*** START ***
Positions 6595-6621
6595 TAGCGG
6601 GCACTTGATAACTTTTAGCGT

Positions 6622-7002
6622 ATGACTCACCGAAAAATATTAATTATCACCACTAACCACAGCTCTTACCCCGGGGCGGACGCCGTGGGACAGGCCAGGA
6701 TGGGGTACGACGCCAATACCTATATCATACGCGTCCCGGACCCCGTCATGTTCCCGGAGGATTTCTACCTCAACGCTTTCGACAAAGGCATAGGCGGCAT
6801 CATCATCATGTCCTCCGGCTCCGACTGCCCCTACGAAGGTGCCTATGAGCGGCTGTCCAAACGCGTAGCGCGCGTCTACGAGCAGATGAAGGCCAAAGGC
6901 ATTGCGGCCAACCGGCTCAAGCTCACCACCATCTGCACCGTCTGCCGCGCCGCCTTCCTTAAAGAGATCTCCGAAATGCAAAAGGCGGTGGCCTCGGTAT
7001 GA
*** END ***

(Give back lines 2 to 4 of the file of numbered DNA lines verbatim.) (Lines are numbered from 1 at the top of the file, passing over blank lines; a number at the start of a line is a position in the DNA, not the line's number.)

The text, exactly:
6595 TAGCGG
6601 GCACTTGATAACTTTTAGCGT

Positions 6622-7002